Sunshine & Noir & Wind

Even the trees are confused; their branches already laden, gilded in midwinter blossoms. Along this street they are lined like misplaced and motionless images from some distant, idyllic spring. I can hardly stand to be in the car, the air is hot and stale with a slight electric quality. When I open the door to the house, my dog barks for no reason. As the sun sets I hear sirens and I expect maybe the grass in the morning will be littered with scraps of what-have-you, detached palm fronds….

…………………………………………………..

Pause. Right there, I was about to describe the Santa Ana Winds. You see, my dear readership comprising of almost exclusively not Southern Californians, there are four types of distinguishable weather in Southern California: Sun, Earthquake Weather, Brush Fires, and Santa Ana Wind. I was about to tell you about these here Santa Anas we’ve been having, when I remembered that Joan Didion did it better in 1965. I do defer to Ms. Didion:

“There is something uneasy in the Los Angeles air this afternoon, some unnatural stillness, some tension. What it means is that tonight a Santa Ana will begin to blow, a hot wind from the northeast whining down through the Cajon and San Gorgonio Passes, blowing up sand storms out along Route 66, drying the hills and the nerves to flash point. For a few days now we will see smoke back in the canyons, and hear sirens in the night. I have neither heard nor read that a Santa Ana is due, but I know it, and almost everyone I have seen today knows it too. We know it because we feel it. The baby frets. The maid sulks. I rekindle a waning argument with the telephone company, then cut my losses and lie down, given over to whatever it is in the air. To live with the Santa Ana is to accept, consciously or unconsciously, a deeply mechanistic view of human behavior.”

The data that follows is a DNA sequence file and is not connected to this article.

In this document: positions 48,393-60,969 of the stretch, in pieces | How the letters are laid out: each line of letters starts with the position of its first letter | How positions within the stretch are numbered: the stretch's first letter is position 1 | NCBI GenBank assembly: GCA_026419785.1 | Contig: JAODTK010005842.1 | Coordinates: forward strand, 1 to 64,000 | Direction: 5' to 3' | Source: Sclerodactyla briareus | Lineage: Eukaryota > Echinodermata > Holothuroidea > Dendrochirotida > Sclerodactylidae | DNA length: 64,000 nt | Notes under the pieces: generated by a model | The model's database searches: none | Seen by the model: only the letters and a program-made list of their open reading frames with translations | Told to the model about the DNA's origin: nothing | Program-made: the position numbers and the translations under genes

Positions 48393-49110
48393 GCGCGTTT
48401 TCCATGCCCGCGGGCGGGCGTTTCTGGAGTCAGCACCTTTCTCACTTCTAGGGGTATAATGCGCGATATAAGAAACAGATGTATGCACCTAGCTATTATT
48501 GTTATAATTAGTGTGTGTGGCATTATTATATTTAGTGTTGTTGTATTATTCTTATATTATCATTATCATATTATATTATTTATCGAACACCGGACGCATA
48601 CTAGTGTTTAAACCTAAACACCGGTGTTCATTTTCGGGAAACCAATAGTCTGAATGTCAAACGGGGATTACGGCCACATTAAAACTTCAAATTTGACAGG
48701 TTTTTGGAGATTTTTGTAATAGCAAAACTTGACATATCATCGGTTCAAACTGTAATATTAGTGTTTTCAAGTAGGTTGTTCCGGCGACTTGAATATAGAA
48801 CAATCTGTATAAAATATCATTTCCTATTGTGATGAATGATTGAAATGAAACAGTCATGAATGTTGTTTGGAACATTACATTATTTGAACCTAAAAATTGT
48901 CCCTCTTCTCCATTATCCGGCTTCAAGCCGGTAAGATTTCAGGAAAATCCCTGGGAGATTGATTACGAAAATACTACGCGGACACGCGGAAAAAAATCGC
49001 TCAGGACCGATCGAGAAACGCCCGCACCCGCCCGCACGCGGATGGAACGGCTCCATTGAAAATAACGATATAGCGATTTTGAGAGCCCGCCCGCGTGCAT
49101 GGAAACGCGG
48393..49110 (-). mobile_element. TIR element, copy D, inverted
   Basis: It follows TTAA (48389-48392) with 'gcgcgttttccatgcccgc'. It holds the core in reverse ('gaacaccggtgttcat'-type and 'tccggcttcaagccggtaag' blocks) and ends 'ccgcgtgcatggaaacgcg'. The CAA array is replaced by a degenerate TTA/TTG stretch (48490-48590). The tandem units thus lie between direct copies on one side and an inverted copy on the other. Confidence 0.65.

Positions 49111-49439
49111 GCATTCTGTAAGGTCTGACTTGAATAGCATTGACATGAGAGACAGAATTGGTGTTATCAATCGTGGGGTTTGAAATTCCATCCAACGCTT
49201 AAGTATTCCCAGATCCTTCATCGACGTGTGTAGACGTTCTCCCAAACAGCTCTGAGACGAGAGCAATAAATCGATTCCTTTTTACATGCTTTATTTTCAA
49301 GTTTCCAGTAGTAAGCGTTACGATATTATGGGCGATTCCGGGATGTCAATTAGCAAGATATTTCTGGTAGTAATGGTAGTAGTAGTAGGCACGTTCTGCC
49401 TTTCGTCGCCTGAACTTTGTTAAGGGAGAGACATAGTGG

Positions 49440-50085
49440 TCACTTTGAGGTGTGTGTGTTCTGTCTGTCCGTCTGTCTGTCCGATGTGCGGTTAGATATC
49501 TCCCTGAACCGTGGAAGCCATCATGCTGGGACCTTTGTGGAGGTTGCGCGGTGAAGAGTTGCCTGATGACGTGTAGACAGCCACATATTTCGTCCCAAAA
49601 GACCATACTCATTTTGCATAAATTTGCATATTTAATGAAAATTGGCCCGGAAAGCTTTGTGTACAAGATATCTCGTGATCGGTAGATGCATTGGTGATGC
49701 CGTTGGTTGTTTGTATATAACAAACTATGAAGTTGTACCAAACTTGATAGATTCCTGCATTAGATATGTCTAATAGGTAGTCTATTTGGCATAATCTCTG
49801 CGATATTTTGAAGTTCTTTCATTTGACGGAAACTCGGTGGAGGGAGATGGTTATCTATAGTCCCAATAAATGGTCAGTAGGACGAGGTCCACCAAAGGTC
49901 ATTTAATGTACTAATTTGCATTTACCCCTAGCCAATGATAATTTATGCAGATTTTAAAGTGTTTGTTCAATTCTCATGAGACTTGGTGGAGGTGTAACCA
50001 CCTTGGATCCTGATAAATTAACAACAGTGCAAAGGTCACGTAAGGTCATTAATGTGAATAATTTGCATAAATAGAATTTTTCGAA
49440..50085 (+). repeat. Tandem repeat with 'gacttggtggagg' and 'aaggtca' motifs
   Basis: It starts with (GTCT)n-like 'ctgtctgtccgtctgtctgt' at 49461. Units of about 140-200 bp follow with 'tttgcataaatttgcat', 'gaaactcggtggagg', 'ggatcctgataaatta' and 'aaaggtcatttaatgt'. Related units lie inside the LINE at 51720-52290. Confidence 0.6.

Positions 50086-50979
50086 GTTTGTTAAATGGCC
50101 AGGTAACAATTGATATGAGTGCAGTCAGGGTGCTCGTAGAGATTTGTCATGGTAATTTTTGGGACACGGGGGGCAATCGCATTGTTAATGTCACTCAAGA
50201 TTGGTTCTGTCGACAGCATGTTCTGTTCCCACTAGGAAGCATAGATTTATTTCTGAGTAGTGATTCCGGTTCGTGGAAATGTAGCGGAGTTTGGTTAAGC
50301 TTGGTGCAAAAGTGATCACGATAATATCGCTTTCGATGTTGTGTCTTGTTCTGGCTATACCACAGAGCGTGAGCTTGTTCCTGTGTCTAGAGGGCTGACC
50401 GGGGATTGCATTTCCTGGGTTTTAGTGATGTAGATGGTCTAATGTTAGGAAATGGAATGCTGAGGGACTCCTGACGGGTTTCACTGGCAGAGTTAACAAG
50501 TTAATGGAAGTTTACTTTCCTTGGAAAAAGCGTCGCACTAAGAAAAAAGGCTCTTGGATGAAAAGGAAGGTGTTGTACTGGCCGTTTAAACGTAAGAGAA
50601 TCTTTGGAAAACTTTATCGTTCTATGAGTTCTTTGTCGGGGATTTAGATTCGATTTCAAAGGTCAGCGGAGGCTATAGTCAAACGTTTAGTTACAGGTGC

California, the mythic and the bizarre!

………………………………………………………..

What this all apparently leads to for me at least, the lesson I was destined to learn this time via the prophetic and serendipitous nature of the hyperlink, is this: as I haphazardly googled my heart out in order to find a decent excerpt from Didion’s essay, I also happened upon a comment left by some bygone commenter on some bygone website…

“… (Didion) is such a gifted descriptive writer that she often can’t resist the temptation to wrap her otherwise keen observations with some Chandleresque hyperbole, just to see how the language turns out. It’s delightful to read, and leaves lasting impressions on your brain, but many of the impressions are, regrettably, not true…”

Have you ever heard a voice speaking through the void of years past and the awkward permanency of the internet and felt that it might be speaking, well, quite possibly directly at you? Hmph. It’s an odd feeling, really.

I’ve gotta go buckle down the hatches, the winds they are a’coming. Hold onto your Botox, SoCal.

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